Because I came late to keeping a file of contacts on my phone, the names, addresses, phone numbers and email on that list are incomplete, sometimes out-of-date and often inaccurate.

I'm not organized that way. If you saw my desk, either during my working years or now in retirement, you'd think I wasn't organized in any other way, either. But my contact file is particularly sloppy. I look at it now and then, but if I'm going to make a call or send a message, I tend to do it from memory. I don't trust my own file.

To tell you the truth, I keep a contact list on my phone mostly because I grew weary of having people say, "Hey, give me your phone, I'll add my contact information.'' For several years when that happened, I'd reply, "Write the number and email on this piece of paper (which I'd tear from my notebook) and I'll add it later.'' (Sometimes I would. Sometimes I wouldn't. I wasn't a fanatic about it.)

It occurs to me that I've been slow to develop a trustworthy contact list because I still miss my old Rolodex. I'm probably dating myself by even mentioning such a thing, but there it is. I miss my Rolodex.

Some people get Rolodex and Rolex mixed up. Many years ago I covered a trial that involved a seemingly wealthy guy. When he walked past, another reporter whispered, "Did you catch that big old Rolodex on his wrist?'' I wanted to say, "Yeah, I'll bet that comes in handy when he needs to make a call from a phone booth.'' Instead, I nodded and held my tongue.

What's the difference between a Rolex and a Rolodex? Thousands of dollars, it seems. A glance online showed me Rolex watches that were priced from $4,500 to $15,000. A second glance showed me Rolodexes ranging from $10 to $20. I looked up the definition of Rolodex and found that it's "a trade name for a kind of desktop card index used to record names, addresses and telephone numbers in the form of a rotating spindle or a small tray to which removable cards are attached.''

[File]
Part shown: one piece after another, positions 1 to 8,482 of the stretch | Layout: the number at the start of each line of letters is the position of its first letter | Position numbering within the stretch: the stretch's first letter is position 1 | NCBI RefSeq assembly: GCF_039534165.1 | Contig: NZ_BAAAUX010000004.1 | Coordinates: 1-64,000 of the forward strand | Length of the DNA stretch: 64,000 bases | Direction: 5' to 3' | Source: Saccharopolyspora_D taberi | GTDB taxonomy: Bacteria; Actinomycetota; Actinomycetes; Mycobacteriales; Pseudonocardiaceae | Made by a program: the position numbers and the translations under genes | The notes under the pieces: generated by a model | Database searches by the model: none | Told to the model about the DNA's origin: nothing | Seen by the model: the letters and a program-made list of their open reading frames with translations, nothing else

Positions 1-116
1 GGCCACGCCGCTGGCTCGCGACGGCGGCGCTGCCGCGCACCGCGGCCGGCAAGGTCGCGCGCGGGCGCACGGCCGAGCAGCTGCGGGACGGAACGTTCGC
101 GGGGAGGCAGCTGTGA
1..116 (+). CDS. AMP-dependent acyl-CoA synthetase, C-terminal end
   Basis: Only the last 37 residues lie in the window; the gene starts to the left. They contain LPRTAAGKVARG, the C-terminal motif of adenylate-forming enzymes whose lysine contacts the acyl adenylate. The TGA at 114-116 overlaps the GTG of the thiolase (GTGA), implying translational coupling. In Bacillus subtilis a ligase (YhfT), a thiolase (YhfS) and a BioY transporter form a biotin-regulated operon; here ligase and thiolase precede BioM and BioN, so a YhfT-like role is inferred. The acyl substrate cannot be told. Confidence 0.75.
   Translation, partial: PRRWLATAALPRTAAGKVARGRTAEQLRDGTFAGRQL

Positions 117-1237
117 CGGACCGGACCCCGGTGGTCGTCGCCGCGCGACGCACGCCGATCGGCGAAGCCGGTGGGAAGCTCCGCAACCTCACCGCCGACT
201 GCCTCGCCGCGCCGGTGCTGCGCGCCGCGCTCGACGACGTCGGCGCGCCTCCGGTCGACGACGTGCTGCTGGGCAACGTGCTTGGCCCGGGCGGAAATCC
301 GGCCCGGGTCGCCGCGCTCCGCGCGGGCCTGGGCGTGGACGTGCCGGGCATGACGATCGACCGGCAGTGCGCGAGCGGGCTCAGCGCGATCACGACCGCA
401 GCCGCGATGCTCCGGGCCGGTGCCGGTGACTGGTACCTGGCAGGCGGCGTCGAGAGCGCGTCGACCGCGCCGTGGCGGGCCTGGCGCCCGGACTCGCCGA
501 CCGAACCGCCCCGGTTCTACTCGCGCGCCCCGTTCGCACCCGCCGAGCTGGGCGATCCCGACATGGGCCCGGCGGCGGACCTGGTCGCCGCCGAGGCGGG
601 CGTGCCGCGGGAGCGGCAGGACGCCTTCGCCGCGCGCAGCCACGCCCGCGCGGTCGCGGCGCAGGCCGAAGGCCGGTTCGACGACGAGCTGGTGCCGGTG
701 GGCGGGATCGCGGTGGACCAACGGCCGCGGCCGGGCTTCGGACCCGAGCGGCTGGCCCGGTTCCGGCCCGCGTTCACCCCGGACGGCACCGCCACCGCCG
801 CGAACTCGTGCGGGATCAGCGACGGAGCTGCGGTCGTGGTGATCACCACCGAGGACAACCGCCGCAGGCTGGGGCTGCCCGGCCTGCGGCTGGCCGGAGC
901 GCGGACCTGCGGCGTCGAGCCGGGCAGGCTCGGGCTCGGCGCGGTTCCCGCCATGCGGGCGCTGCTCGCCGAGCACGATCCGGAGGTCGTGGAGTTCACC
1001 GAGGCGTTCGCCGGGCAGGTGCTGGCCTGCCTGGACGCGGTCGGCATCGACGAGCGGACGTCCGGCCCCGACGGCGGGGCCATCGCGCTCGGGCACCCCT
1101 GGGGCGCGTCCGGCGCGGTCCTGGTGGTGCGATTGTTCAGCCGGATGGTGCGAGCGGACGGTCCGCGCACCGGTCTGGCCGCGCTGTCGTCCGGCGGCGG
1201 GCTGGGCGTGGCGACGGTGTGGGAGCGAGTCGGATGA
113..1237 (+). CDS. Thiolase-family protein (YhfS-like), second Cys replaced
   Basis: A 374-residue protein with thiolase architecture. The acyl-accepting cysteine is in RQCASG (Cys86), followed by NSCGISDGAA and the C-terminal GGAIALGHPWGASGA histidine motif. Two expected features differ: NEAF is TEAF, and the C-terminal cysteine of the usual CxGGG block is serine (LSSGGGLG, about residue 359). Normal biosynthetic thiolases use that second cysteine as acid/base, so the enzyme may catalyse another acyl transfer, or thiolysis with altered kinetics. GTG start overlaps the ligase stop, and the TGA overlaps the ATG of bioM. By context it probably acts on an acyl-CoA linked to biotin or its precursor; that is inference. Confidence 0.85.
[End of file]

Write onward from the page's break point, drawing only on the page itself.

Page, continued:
My rotating card spindle probably was a cheap knock-off, not the real brand-name Rolodex. It worked, though. The cards were almost like those three-by-five note cards composition teachers forced us to use while researching and writing theme papers back in high school during the Dark Ages. I wonder if people today have any idea what I'm talking about. Former Gov. Bill Janklow used such cards (not on a spindle) to great effect in his early State of the State addresses. A handful of cards with scrawled notes turned into 90- or 100-minutes speeches.

Love those note cards or hate them, if you came of age when I did, you used them. You'd go to the library, fumble through the Dewey Decimal System-arranged catalog, find books or periodical articles that seemed somewhat near your topic, take the minimum number of notes possible on the three-by-five cards and then write your paper, referring to the card information and using the widest possible margins to fill the bare minimum number of assigned pages.

In college, I found that while English instructors continued to prefer the three-by-five card method, journalism professors encouraged note-taking in bound notebooks, those skinny ones that fit in a hip pocket or the inside pocket of a suit jacket. I took to those notebooks quickly, but for some reason I also created a Rolodex-type file for names and numbers. Mine was pretty primitive - scrawled names and sometimes unreadable phone numbers. It wasn't even uniformly arranged. Sometimes I'd tape a business card to one of the pages of my rotary file. I filed alphabetically, sometimes by first name, sometimes last name, sometimes business or agency name. It was very much a personalized file.

I added to that file through 40 years of reporting. When I left the newspaper for the last time 10 years ago, I tossed the whole thing in the trash. I kind of wish I hadn't. I could add all of those cards to the contact file on my phone.